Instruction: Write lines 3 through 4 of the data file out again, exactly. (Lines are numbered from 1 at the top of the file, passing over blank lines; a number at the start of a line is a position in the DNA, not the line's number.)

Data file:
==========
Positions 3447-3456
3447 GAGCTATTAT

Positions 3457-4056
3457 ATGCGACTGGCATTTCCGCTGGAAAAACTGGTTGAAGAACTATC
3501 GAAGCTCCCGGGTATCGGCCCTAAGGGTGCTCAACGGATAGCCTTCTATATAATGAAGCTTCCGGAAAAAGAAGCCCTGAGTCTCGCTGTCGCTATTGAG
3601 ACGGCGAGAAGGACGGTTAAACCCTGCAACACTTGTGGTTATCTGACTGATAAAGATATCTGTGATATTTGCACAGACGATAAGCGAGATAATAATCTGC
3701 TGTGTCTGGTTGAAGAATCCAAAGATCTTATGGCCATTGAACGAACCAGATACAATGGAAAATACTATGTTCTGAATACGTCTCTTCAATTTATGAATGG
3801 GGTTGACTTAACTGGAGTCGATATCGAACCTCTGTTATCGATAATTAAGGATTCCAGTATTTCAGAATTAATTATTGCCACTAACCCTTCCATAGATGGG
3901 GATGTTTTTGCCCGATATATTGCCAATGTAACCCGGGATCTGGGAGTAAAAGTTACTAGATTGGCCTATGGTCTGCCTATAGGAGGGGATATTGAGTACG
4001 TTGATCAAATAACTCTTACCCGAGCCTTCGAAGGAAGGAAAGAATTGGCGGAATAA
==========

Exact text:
Positions 3457-4056
3457 ATGCGACTGGCATTTCCGCTGGAAAAACTGGTTGAAGAACTATC